JOHANNESBURG – Aiden Markram’s fourth Test century gradually pulled attention away from the controversy that has clouded the build up to the fourth and final Test between South Africa and Australia on Friday.
It was an innings laced with gorgeous strokeplay, particularly through the cover region, and served to further underline the important role he will play for the national team in the future.
As Markram leapt and punched the air, the applause from an excellent first-day crowd indicated that they had started to move on from concerning themselves with the drama on the last few days, and could settle into watch one of the sport’s bright young stars begin to show why so many predict greatness in his future.
The morning’s play took place in a surreal atmosphere, with Australia’s players clearly suffering a hangover from the emotional toll events in the last few days have had.
It was as if the Wanderers crowd, not known for being sheepish, didn’t know whether to get stuck into the tourists or to show them pity.
That started to change as Markram’s innings built, which made it easier for them to get behind one of their own.
The 23-year-old, playing just his 10th Test, barely erred on a pitch where there seems to be little lateral movement and the pace is easy.
He drove with style and grace, whether straight or through the cover region, pulled powerfully on one occasion against Pat Cummins, and on another produced one of the shots of the day, when he took a couple of steps down the track and lifted Nathan Lyon high over long on for six.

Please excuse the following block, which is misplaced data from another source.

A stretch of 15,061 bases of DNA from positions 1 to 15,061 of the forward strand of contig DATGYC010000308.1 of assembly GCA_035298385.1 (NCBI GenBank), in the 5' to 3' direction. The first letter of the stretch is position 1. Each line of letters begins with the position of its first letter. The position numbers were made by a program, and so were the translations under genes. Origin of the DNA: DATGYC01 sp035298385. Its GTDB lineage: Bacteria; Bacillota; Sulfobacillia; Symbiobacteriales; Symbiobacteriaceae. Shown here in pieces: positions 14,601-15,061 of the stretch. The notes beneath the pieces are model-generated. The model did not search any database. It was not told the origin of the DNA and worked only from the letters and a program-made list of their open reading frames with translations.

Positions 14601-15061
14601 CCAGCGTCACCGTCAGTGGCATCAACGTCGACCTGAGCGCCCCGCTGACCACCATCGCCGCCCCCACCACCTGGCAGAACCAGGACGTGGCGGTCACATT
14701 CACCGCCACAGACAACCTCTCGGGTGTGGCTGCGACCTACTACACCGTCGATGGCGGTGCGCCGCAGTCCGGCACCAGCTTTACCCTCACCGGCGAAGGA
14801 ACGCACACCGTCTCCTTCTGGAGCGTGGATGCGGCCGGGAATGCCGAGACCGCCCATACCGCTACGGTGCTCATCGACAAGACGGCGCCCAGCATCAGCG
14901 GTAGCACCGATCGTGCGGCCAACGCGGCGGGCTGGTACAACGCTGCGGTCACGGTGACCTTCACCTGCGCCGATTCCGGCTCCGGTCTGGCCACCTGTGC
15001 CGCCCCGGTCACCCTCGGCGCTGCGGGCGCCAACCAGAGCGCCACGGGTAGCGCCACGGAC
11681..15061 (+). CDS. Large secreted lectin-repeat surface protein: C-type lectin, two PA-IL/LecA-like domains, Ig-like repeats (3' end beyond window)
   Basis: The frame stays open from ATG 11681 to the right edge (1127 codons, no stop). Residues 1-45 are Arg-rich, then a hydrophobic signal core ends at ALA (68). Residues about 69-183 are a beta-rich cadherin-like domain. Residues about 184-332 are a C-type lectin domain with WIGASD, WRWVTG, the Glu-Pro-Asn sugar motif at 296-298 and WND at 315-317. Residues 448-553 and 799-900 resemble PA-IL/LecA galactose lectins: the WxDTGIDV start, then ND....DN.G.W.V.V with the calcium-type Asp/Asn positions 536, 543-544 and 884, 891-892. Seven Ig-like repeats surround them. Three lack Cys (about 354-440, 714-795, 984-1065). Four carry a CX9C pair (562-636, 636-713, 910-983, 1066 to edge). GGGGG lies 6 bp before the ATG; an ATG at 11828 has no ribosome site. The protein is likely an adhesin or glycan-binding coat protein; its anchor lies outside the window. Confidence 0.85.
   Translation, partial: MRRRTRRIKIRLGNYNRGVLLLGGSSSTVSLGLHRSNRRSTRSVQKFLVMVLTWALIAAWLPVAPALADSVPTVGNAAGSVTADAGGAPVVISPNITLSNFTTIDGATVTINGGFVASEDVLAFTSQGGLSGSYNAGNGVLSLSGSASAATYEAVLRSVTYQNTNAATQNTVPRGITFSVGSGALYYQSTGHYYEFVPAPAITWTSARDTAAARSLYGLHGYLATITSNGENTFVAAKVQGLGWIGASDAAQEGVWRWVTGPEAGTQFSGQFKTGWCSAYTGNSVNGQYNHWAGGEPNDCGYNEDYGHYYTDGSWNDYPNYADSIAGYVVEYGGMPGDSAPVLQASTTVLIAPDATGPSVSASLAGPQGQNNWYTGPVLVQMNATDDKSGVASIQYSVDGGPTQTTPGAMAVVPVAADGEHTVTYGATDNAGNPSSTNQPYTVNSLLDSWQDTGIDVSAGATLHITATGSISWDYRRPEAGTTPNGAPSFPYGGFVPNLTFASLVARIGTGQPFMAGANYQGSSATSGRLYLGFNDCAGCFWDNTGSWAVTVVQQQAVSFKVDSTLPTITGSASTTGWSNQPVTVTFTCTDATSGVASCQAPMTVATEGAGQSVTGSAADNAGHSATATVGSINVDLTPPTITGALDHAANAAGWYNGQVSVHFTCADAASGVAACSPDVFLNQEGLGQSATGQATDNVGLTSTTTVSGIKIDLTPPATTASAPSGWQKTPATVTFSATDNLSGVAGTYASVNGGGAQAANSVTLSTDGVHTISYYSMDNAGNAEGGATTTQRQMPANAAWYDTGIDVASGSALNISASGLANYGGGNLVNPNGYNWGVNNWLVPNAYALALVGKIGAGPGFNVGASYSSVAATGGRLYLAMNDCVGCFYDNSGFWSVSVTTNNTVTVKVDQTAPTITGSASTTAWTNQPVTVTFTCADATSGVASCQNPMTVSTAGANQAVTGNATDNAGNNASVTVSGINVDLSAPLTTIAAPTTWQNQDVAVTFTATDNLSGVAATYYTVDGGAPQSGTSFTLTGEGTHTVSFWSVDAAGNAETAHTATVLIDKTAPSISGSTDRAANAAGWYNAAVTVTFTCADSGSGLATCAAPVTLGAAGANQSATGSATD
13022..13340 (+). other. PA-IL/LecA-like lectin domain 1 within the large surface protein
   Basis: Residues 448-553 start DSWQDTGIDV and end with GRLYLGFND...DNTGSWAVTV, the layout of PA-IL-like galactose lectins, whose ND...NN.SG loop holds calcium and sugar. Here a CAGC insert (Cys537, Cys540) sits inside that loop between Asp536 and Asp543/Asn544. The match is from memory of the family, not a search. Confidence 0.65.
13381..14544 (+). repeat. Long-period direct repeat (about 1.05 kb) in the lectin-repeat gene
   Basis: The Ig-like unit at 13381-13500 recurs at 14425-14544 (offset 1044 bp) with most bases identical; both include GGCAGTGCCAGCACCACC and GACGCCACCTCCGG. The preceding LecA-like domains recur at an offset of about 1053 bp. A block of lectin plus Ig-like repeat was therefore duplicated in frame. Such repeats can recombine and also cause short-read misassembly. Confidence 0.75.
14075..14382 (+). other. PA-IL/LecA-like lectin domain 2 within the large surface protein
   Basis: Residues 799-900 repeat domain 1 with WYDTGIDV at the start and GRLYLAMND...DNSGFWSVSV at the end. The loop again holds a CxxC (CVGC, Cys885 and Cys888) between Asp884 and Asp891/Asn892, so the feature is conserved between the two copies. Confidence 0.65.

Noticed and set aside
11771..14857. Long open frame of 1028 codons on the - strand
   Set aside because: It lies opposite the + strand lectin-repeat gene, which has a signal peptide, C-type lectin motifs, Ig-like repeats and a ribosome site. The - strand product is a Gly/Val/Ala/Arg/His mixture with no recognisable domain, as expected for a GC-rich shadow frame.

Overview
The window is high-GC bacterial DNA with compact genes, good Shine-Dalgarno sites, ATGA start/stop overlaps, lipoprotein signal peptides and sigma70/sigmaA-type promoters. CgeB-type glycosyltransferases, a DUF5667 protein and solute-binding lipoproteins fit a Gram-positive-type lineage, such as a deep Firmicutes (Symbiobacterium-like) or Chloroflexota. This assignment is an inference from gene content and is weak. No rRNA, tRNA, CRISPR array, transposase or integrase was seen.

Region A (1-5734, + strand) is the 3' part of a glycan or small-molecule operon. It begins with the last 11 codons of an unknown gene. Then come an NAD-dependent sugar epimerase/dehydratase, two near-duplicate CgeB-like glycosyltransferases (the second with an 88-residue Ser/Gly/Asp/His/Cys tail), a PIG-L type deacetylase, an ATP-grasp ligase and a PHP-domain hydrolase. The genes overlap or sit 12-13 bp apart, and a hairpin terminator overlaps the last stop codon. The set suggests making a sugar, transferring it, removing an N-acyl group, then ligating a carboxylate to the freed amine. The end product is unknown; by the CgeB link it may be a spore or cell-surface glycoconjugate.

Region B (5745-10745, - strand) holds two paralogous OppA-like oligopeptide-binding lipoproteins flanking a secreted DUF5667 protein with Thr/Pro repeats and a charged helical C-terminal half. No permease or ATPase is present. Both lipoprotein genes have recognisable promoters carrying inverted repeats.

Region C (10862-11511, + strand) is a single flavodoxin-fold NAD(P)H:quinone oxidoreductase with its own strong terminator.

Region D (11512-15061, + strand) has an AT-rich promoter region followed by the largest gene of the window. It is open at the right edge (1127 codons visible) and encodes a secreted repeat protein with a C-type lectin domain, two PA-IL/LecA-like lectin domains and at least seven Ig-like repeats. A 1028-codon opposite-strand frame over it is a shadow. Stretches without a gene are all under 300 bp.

Missing on Friday as he approached the landmark was any freneticism as he casually knocked the ball into gaps and brought up his hundredth run with a nudge into the midwicket region
It was his second hundred of the series, but his celebration indicated that he felt this one was more meaningful than the one in Durban, where he was fighting a rearguard effort trying to save the match.
This innings could well be the foundation from which the Proteas march to victory in this series, which would be a notable landmark in the post-isolation era.
Australia again, noticeably quieter today than in the previous three matches in the series, managed to claim just one wicket in the session, when Hashim Amla’s thick outside edge was well taken by a diving Peter Handscomb at second slip.
It was another irritating conclusion for Amla, who’s made just one half-century in the series, and was dismissed for 27 on Friday.
At tea, South Africa were 177/2, with Markram on 111 not out, and AB de Villiers alongside him on 8.